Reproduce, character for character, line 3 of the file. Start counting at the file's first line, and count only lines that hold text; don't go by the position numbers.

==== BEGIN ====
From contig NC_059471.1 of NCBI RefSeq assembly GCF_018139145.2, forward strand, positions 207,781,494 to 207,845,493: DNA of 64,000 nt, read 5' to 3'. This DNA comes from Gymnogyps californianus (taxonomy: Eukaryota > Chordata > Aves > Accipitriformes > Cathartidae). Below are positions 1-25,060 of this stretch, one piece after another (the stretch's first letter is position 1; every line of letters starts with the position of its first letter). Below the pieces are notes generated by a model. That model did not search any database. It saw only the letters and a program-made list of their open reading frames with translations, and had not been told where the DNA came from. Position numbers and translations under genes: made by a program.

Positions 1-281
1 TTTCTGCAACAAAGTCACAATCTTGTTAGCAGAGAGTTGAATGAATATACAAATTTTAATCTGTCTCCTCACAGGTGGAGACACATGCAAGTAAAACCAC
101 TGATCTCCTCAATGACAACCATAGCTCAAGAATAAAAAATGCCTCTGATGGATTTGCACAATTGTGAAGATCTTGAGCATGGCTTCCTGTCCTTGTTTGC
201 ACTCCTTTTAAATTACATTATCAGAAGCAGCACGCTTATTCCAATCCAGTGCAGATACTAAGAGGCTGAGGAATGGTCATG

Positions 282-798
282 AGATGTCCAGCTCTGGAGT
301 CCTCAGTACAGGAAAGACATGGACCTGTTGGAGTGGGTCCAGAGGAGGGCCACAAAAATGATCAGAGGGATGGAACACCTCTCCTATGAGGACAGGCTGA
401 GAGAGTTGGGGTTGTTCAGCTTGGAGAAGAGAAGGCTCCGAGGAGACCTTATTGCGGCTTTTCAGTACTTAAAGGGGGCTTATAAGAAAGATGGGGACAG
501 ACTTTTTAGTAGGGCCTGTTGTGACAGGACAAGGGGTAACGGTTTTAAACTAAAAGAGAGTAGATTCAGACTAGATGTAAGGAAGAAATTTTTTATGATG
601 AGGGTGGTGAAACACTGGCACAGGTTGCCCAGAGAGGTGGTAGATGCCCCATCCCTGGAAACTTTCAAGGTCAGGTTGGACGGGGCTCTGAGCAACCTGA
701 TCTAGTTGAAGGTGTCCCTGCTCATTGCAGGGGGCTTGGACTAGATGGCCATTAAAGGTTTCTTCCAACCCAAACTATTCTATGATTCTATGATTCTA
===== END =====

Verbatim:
1 TTTCTGCAACAAAGTCACAATCTTGTTAGCAGAGAGTTGAATGAATATACAAATTTTAATCTGTCTCCTCACAGGTGGAGACACATGCAAGTAAAACCAC